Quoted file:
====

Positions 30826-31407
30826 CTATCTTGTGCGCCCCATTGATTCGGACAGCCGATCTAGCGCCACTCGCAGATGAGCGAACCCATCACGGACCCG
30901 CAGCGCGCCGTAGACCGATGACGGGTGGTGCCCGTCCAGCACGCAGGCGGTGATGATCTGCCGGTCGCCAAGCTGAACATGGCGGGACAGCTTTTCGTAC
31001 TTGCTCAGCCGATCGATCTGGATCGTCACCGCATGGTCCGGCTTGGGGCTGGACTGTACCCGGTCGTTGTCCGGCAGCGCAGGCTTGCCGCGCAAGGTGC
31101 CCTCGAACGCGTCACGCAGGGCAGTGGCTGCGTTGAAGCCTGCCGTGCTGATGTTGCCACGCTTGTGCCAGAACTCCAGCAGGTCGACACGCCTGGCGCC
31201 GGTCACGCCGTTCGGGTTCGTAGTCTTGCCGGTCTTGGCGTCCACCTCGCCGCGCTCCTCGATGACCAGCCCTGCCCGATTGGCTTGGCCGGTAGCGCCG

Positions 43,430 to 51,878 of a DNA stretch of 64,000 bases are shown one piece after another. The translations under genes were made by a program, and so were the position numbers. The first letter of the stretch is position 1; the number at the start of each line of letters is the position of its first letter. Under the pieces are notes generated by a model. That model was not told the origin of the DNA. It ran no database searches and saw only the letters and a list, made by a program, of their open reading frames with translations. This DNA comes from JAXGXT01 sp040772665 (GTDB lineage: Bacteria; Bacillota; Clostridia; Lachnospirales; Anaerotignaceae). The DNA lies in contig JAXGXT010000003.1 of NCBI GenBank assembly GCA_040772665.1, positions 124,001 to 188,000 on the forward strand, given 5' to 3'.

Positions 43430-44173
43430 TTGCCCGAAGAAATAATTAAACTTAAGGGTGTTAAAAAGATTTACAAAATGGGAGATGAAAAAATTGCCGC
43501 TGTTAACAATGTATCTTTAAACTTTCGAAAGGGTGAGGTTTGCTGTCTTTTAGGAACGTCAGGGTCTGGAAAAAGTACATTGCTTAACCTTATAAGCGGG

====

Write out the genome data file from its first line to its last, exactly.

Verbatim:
Positions 30826-31407
30826 CTATCTTGTGCGCCCCATTGATTCGGACAGCCGATCTAGCGCCACTCGCAGATGAGCGAACCCATCACGGACCCG
30901 CAGCGCGCCGTAGACCGATGACGGGTGGTGCCCGTCCAGCACGCAGGCGGTGATGATCTGCCGGTCGCCAAGCTGAACATGGCGGGACAGCTTTTCGTAC
31001 TTGCTCAGCCGATCGATCTGGATCGTCACCGCATGGTCCGGCTTGGGGCTGGACTGTACCCGGTCGTTGTCCGGCAGCGCAGGCTTGCCGCGCAAGGTGC
31101 CCTCGAACGCGTCACGCAGGGCAGTGGCTGCGTTGAAGCCTGCCGTGCTGATGTTGCCACGCTTGTGCCAGAACTCCAGCAGGTCGACACGCCTGGCGCC
31201 GGTCACGCCGTTCGGGTTCGTAGTCTTGCCGGTCTTGGCGTCCACCTCGCCGCGCTCCTCGATGACCAGCCCTGCCCGATTGGCTTGGCCGGTAGCGCCG

Positions 43,430 to 51,878 of a DNA stretch of 64,000 bases are shown one piece after another. The translations under genes were made by a program, and so were the position numbers. The first letter of the stretch is position 1; the number at the start of each line of letters is the position of its first letter. Under the pieces are notes generated by a model. That model was not told the origin of the DNA. It ran no database searches and saw only the letters and a list, made by a program, of their open reading frames with translations. This DNA comes from JAXGXT01 sp040772665 (GTDB lineage: Bacteria; Bacillota; Clostridia; Lachnospirales; Anaerotignaceae). The DNA lies in contig JAXGXT010000003.1 of NCBI GenBank assembly GCA_040772665.1, positions 124,001 to 188,000 on the forward strand, given 5' to 3'.

Positions 43430-44173
43430 TTGCCCGAAGAAATAATTAAACTTAAGGGTGTTAAAAAGATTTACAAAATGGGAGATGAAAAAATTGCCGC
43501 TGTTAACAATGTATCTTTAAACTTTCGAAAGGGTGAGGTTTGCTGTCTTTTAGGAACGTCAGGGTCTGGAAAAAGTACATTGCTTAACCTTATAAGCGGG